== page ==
The one drawback with this programme is that the gold held in the Mint’s vaults is ‘unallocated’, meaning that you don’t gain ownership of a particular bar of gold, but simply an undertaking from the Mint that it will give you the amount of gold that you purchased if you ever want to take possession of it, or to sell it.

However, there will not be any applicable shipping, holding, custodial or insurance costs, so it is a very cost-effective and popular method of owning bullion for the long term. In addition, the investor is able to transfer the investment to an ‘allocated’ account (where an identifiable portion of the bullion is allocated to the investor’s legal ownership, with the holder being the custodian) for the payment of a small ‘fabrication fee’.

Allocated accounts

Allocated accounts differ from unallocated ones in that they relate to ownership by an investor of specific gold bars or coins, which can be shipped or transferred to an individual’s account in a bank or depository.

This is a very safe means of owning gold since each piece of bullion is audited and accounted for. Before selecting an allocated gold account provider, however, it is essential that the investor or their representative undertakes due diligence on the service provider’s credit rating, net worth and security, as well as their service history.

Gold exchange-traded funds (ETFs)

ETF shares offer a means of investing in the gold market on a limited budget, since they are usually based on less than one ounce of gold, generally tracking the price of 1/10oz of the metal.

Most ETF’s, however, don’t permit the redemption and possession of the gold that the investment represents. Investors are therefore exposed to counter-party risk, where the transaction partner may not be able to fulfil their undertakings.

Should you wish to diversify your gold investments to include ETF’s, choose a fund that allows redemption in gold or one whose shares are fully backed by gold.

Bear in mind that ETF’s are best suited for small, short-term trades, and that they usually require an annual administration fee of 0.4% to 0.5%.

Digital Gold Currency (DGC), or ‘gold grams’

Digital gold currency is also known more colloquially as ‘gold grams’ or ‘e-gold’ – not to be confused with the company of the same name which was the world’s first digital currency operator. DGC is a form of digital money which is based on the spot price of gold, and is only traded on-line.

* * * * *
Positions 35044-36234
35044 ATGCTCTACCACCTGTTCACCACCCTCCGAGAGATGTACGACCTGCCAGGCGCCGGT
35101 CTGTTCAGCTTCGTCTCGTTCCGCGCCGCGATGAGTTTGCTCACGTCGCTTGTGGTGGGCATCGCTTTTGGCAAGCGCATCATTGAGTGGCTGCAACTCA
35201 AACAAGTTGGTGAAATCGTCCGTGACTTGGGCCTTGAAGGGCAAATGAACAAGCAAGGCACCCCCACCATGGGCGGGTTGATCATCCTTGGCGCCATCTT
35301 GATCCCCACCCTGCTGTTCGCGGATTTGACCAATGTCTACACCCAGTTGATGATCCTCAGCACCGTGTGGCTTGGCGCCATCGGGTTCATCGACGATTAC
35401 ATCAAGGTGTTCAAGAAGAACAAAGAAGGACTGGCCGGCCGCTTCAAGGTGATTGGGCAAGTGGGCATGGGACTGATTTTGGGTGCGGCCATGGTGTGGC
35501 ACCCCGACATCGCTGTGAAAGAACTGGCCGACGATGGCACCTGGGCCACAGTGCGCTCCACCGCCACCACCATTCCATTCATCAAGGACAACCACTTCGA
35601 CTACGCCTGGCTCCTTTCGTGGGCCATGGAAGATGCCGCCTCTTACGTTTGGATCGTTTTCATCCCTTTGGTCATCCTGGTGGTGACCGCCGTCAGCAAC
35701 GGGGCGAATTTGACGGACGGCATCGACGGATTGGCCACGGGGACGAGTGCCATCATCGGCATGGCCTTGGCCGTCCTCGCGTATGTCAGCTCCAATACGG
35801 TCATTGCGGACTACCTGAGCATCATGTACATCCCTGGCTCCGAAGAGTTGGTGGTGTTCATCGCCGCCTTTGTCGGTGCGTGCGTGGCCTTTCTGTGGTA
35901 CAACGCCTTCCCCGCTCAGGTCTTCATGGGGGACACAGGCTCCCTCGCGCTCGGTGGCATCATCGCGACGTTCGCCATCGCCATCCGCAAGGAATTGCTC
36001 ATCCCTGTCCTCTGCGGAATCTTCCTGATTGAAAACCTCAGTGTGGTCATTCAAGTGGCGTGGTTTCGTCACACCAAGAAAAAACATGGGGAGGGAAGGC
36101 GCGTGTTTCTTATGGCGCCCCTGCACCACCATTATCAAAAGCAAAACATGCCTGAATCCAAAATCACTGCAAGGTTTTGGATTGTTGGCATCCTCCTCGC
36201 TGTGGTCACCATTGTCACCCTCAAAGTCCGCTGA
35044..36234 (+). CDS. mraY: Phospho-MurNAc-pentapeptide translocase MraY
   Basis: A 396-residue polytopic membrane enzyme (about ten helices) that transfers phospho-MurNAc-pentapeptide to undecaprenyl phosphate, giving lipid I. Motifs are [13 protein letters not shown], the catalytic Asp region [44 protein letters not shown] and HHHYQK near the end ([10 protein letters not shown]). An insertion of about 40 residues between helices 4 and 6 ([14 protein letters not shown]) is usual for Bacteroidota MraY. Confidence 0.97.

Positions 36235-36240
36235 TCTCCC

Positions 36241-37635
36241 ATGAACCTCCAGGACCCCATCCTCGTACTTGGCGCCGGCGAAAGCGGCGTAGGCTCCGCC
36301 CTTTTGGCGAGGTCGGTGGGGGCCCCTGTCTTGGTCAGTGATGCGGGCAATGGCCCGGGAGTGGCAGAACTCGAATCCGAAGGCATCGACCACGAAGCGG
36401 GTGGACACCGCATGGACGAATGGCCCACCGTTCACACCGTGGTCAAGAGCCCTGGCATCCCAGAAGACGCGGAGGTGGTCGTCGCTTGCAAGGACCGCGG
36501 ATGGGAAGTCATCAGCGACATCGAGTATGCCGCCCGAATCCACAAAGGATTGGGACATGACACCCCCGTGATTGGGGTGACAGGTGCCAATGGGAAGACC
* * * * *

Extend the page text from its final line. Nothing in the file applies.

Trading in DGC can be undertaken from anywhere in the world where there is a connection to the internet. This, along with the fact that the value of a DGC can correspond to as little as one gram of gold and that there are no management fees, lead many to view DGC as a relatively cheap means of gaining exposure to gold.

Investments in digital gold currency are considered pooled accounts and they can be exchanged for physical gold from the issuer, either in allocated or unallocated form.

Digital Gold Currencies are considered private currencies since they are not issued by governments. As such they are not subject to banking regulations, and a Global Digital Currency Association was established in 2002 as a nonprofit organization intended to regulate the activity of issuers, but membership is not compulsory, nor does the GDCA have any real powers.

Risks involved in DGC investments include that the issuer may not be properly managed, potentially leading to ‘bankruptcy’ and the loss of investors’ funds. Other risks to clients’ funds include poor data security, hacking and failure of the issuer’s computer system.

Finally, since many issuing firms are not subject to external audits and do not disclose their gold holdings, there is the risk that the issuer does not in fact own any gold, so again, DGC should only be considered for short-term transactions, or diversification of a portfolio that has a sound base in investing in gold.